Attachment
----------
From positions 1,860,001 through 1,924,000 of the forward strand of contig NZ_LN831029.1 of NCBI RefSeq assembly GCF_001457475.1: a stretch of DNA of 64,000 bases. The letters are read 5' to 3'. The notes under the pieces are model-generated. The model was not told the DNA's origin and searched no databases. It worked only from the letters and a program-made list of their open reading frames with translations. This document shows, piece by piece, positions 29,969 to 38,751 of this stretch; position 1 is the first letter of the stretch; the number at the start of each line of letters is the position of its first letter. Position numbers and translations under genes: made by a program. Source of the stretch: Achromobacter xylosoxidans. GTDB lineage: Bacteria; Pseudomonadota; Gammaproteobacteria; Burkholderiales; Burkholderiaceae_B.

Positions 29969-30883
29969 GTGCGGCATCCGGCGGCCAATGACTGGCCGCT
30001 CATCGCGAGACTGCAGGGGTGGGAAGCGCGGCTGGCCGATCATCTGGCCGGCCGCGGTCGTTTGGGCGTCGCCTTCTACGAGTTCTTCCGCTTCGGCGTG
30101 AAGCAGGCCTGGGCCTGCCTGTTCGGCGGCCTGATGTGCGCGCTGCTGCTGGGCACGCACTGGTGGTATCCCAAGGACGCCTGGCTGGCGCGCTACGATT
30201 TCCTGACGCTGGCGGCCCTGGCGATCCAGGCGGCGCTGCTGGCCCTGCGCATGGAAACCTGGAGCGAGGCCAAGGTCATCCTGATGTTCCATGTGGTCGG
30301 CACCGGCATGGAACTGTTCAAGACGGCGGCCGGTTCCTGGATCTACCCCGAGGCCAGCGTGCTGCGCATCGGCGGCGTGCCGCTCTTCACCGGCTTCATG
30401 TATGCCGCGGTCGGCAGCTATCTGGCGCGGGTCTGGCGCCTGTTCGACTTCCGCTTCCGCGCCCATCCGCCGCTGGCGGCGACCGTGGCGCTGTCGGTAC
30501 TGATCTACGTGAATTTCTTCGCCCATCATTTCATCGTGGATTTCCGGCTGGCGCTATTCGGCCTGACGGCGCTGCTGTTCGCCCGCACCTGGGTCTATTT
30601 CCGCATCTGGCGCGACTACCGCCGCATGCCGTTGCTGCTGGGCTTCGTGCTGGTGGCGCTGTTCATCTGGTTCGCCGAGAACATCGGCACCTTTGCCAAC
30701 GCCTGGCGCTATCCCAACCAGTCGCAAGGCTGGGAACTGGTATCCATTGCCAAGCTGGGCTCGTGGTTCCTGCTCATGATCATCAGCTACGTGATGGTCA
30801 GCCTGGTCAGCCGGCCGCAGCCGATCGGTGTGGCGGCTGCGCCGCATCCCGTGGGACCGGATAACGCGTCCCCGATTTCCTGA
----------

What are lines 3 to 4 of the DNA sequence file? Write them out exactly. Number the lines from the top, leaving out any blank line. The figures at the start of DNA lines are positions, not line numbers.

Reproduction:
29969 GTGCGGCATCCGGCGGCCAATGACTGGCCGCT
30001 CATCGCGAGACTGCAGGGGTGGGAAGCGCGGCTGGCCGATCATCTGGCCGGCCGCGGTCGTTTGGGCGTCGCCTTCTACGAGTTCTTCCGCTTCGGCGTG